It is a well known fact that you will learn to appreciate something more when you miss it. Right now, due to the measures of social distancing because of the coronavirus, I miss the normal daily human contact. I miss it so much that I find myself often in tears, or so depressed I can’t bring myself to do anything at all.
I hardly dare to complain, because actually I am in the luxury position of having my three children and loving husband around, always available for a hug, and I am also still able to go outside for walking and running, which lifts my spirits considerably, but still, the lack of contact with my colleagues, friends, people in the streets, the simple gestures I’ve always taken for granted: the lack of all those things makes itself known to me in all my veins.
Yesterday, I went for a run outside. My virtual coach (a running app) was telling me to smile and appreciate the moment, take in my surroundings. So I obliged, and an elderly man, walking across the street (1.5m distance of course), winked at me, saying: “Nice weather, eh?”. I winked back and we both enjoyed the moment of contact. Three steps later I almost broke down in tears again, of course. How precious such moments become when there are so few of them!
Given that I miss it so much now, I figured I would seize this chance to explore the beauty of human contact in more detail. Like a photographer in a darkroom, exposing the negative to light in order to develop the positive image.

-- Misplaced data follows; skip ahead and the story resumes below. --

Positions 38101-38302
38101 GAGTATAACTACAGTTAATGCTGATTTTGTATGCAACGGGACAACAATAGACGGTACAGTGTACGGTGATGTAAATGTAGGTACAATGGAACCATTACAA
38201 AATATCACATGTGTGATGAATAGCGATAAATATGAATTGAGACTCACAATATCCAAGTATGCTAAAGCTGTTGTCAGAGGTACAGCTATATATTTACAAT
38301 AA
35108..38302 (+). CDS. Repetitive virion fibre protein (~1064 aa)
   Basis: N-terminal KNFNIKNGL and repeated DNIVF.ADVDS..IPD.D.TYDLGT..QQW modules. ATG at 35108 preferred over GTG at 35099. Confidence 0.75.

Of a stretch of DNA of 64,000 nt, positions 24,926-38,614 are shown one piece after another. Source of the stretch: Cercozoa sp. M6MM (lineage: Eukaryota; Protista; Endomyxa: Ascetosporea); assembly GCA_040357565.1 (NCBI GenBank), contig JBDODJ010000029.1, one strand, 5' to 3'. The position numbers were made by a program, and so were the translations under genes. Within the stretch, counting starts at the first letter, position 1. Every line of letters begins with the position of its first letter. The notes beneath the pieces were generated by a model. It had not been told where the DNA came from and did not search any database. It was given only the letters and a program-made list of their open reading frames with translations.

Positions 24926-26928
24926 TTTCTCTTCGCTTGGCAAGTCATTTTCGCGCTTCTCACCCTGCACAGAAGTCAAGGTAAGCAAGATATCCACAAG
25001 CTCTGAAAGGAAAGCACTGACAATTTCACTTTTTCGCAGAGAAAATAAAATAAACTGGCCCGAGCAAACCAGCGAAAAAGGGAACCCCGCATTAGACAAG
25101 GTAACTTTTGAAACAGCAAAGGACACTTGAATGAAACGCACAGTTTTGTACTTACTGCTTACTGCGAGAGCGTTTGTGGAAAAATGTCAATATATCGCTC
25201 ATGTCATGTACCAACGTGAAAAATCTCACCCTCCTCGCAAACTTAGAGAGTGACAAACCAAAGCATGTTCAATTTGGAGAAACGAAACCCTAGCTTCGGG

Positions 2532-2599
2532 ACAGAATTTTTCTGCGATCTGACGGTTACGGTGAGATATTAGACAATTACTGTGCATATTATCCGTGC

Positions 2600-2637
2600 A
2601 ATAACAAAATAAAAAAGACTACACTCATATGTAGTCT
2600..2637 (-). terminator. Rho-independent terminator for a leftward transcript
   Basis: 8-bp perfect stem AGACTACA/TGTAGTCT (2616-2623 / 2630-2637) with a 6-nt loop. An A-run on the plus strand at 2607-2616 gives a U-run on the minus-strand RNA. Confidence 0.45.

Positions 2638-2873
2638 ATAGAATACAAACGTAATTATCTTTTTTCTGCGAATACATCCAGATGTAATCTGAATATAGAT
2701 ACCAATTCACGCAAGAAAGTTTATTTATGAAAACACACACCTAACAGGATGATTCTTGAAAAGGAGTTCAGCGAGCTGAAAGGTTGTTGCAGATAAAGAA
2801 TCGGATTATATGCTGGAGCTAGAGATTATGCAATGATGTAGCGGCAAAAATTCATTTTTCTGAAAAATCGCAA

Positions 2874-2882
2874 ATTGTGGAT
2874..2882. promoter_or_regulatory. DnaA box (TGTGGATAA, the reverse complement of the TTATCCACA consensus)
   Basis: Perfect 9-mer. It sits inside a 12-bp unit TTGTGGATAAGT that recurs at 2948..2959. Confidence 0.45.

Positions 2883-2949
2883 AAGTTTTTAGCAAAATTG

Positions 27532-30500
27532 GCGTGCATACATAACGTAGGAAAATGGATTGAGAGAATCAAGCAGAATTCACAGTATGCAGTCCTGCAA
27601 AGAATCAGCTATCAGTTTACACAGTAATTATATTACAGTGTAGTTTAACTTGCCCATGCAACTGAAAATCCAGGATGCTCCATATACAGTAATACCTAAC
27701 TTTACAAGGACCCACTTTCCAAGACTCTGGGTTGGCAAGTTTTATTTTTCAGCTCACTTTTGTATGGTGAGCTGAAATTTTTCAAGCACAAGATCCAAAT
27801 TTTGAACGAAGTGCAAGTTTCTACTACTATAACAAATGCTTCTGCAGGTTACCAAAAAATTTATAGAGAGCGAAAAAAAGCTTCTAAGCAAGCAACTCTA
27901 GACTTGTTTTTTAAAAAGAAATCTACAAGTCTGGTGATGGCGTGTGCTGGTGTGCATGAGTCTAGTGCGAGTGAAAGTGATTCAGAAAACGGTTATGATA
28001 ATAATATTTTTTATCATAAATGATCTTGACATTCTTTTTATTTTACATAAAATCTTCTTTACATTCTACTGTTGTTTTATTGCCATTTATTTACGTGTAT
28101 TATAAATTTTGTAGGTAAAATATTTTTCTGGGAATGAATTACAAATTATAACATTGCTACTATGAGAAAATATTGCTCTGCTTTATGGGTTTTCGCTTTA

I have been wondering what it is, exactly, that I miss so much. What is it, that no emails, chats, phone calls, even video conversations, can provide? Why is it important to me to have other people in close proximity? It is not in-depth conversations that I miss, or to know and be known by good friends. All that hasn’t really changed so much. Surprisingly enough, it is the superficial contact that I miss most now. The ever-present background noise that tells me I am part of a living community.
Yes, that’s it. The community, the life that is created by all of us together, not by deep conversations, or conscious cooperation, but by being approximately in the same place. The buzzing of society has a life that reassures me.
Taking this just one little step further, I think I can now comfort myself by remembering that we are always surrounded by God. That we live in his life, and I can try and be open to signs of that. But also, I promise: I will nevermore complain that people are too superficial. I am learning to appreciate the great value of just being around.